2
$\begingroup$

I am analyzing a system of ODEs in three equations/three variables, and I have a linearized system $$\begin{bmatrix} x' \\ y' \\ z' \end{bmatrix} = \begin{bmatrix} -1 & -1 & 0 \\ 0 & 2 & 0 \\ 0 & 0 & 1 \end{bmatrix} \begin{bmatrix} x \\ y \\ z\end{bmatrix}.$$

I have plotted this in 3D using VectorPlot3D and I would like to get slices, i.e., stream plot representations of the XY, XZ, and YZ planes. If the equations were completely decoupled I would just make three separate plots using the StreamPlot` -- however, the equations for $x'$ and $y'$ are only partially decoupled, so I am not sure how to get a 2-Dimensional stream plot on the XZ plane, as I can only specify two variables.

So, is there a way to input my 3D vector field equations and get out 2D slices on certain planes? I think I can do this using either the ViewPoint or ViewProjection options, but I am not sure how to use them.

Here is my VectorPlot3D code for reference.

VectorPlot3D[{-x - y, 2 y, z}, {x, 0.0, 1.2}, {y, 0.0, 1.2}, {z, 0.0, 1.2},
  Axes -> True,
  AxesLabel -> 
    {Style["x", Bold, FontSize -> 24], Style["y", Bold, FontSize -> 24],
     Style["z", Bold, FontSize -> 24]},
  VectorColorFunction -> "Rainbow",
  VectorPoints -> 5,
  VectorScale -> {0.1, .7, None}]
$\endgroup$
2
$\begingroup$

Well, for starters, the $x$ and $y$ solutions are independent of $z$. Also, I understand there is symmetry, but it is helpful to plot the negative values of the variables, as well (since $(x>0,y<0) \textrm{ or } (x<0,y>0)$ has different behavior than both negative or both positive:

StreamPlot[{-x - y, 2 y}, {x, -1.2, 1.2}, {y, -1.2, 1.2}, Axes -> False, 
  FrameLabel -> {Style["x", Bold, FontSize -> 24], Style["y", Bold, FontSize -> 24]}, StreamColorFunction -> "Rainbow", 
  StreamScale -> {0.1, .7, None}]

enter image description here

Here is a view looking at the $xz$-plane, with your code and very minor adjustments,

 VectorPlot3D[{-x - y, 2 y, z}, {x, -1.2, 1.2}, {y, -1.2, 1.2}, {z, -1.2, 1.2}, 
   AxesLabel -> {Style["x", Bold, FontSize -> 24], Style["y", Bold, FontSize -> 24],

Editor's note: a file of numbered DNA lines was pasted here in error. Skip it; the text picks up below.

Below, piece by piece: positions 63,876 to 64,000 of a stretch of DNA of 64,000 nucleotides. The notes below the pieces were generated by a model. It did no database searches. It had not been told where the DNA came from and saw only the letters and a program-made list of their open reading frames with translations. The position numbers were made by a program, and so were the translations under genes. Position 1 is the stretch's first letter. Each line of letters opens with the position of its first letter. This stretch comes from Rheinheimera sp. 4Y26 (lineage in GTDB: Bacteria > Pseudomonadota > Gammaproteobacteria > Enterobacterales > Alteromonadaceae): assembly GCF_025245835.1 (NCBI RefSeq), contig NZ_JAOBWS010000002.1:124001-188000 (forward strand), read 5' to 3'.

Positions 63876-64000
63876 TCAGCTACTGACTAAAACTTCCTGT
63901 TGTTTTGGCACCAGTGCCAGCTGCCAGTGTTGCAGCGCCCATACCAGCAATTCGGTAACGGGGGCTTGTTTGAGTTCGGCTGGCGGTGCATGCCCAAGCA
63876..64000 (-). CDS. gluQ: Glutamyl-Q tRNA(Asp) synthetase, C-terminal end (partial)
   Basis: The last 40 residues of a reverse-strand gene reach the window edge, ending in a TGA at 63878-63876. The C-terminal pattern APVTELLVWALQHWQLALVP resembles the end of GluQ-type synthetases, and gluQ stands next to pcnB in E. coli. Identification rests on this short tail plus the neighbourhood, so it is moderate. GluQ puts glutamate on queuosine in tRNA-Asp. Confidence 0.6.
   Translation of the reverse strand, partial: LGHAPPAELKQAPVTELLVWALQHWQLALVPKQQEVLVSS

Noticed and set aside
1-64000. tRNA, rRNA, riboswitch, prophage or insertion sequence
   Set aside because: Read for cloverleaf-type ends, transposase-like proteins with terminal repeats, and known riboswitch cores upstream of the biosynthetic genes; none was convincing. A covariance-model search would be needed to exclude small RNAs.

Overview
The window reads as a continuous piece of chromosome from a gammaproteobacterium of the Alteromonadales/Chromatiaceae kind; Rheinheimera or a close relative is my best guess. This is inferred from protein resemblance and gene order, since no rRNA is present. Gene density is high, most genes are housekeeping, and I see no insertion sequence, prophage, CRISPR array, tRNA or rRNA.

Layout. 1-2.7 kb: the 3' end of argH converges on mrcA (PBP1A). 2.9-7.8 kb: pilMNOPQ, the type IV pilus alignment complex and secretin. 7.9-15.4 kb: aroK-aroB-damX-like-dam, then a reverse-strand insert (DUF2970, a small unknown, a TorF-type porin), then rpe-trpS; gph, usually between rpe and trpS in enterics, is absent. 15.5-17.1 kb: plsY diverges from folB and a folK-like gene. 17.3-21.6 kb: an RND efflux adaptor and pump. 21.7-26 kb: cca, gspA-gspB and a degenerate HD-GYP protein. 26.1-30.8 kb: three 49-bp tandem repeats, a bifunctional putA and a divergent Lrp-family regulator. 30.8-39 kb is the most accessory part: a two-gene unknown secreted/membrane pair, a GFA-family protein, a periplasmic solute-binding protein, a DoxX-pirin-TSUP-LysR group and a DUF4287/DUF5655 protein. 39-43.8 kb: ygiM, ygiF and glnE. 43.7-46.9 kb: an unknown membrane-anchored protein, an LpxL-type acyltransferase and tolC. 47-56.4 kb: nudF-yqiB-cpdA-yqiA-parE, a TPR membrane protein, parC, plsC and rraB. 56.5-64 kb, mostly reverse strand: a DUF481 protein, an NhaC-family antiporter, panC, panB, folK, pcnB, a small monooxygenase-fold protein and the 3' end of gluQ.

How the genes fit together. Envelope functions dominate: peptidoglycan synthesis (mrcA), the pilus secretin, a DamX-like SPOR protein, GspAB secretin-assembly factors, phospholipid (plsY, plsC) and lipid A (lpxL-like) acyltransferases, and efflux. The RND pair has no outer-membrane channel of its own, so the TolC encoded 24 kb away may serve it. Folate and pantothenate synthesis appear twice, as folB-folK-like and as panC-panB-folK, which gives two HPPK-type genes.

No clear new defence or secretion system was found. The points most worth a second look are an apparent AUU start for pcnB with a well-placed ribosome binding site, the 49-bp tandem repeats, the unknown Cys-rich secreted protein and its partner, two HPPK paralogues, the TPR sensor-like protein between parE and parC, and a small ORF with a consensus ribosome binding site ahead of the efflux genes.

Style["z", Bold, FontSize -> 24]}, 
   VectorColorFunction -> "Rainbow", VectorPoints -> 5, 
   VectorScale -> {0.1, .7, None}, ViewPoint -> Front]

The main "addition" is ViewPoint->Front, which I just looked up in the documentation.

enter image description here

$\endgroup$
  • $\begingroup$ Well, this doesn't really answer my question (how to plot the XZ plane of the 3D field). But I figured that out. However, I feel like I should say--I am aware of the behavior of the point already, I was just trying to get some good visualization images. The eigenvalues of the matrix reflect that the point is a saddle, and for the problem I am modeling, negative values are not allowed as inputs--I should have stated this in the question but I did not think it was relevant. $\endgroup$ – wz-billings Mar 31 at 21:11
  • $\begingroup$ Okay, I did not mean to presume anything about what you already know about the problem. It seems to me that you fully understand the problem, and are exploring how to use Mathematica. Did you use viewpoint, or something else? Okay, I see your answer posted. Yes, "negative values not allowed" is relevant, mostly because to attempt an answer, we could only guess at information not provided. $\endgroup$ – mjw Mar 31 at 21:22
1
$\begingroup$

I realized that the definition of the XZ plane is that $y=0$ for all coordinates lying on the plane. So, I can plot the XZ plane as StreamPlot[{-x, z}, {x, 0, 1.2}, {z, 0, 1.2}]. And this is exactly the same as taking a slice of the 3D vector field.

$\endgroup$
0
$\begingroup$
SliceVectorPlot3D[{-x - y, 2 y, z}, 
"CenterPlanes", 
 {x, -2, 2}, {y, -2, 2}, {z, -2, 2}]

enter image description here

or

SliceVectorPlot3D[{-x - y, 2 y, z}, 
"ZStackedPlanes", 
 {x, -2, 2}, {y, -2, 2}, {z, -2, 2}]

enter image description here

or....

SliceVectorPlot3D[{-x - y, 2 y, z}, 
 InfinitePlane[{{0, 0, 0}, {0, 1, 0}, {1, 0, 0}}],
 {x, -2, 2}, {y, -2, 2}, {z, -2, 2}]

enter image description here

$\endgroup$

Your Answer

By clicking “Post Your Answer”, you agree to our terms of service, privacy policy and cookie policy

Not the answer you're looking for? Browse other questions tagged or ask your own question.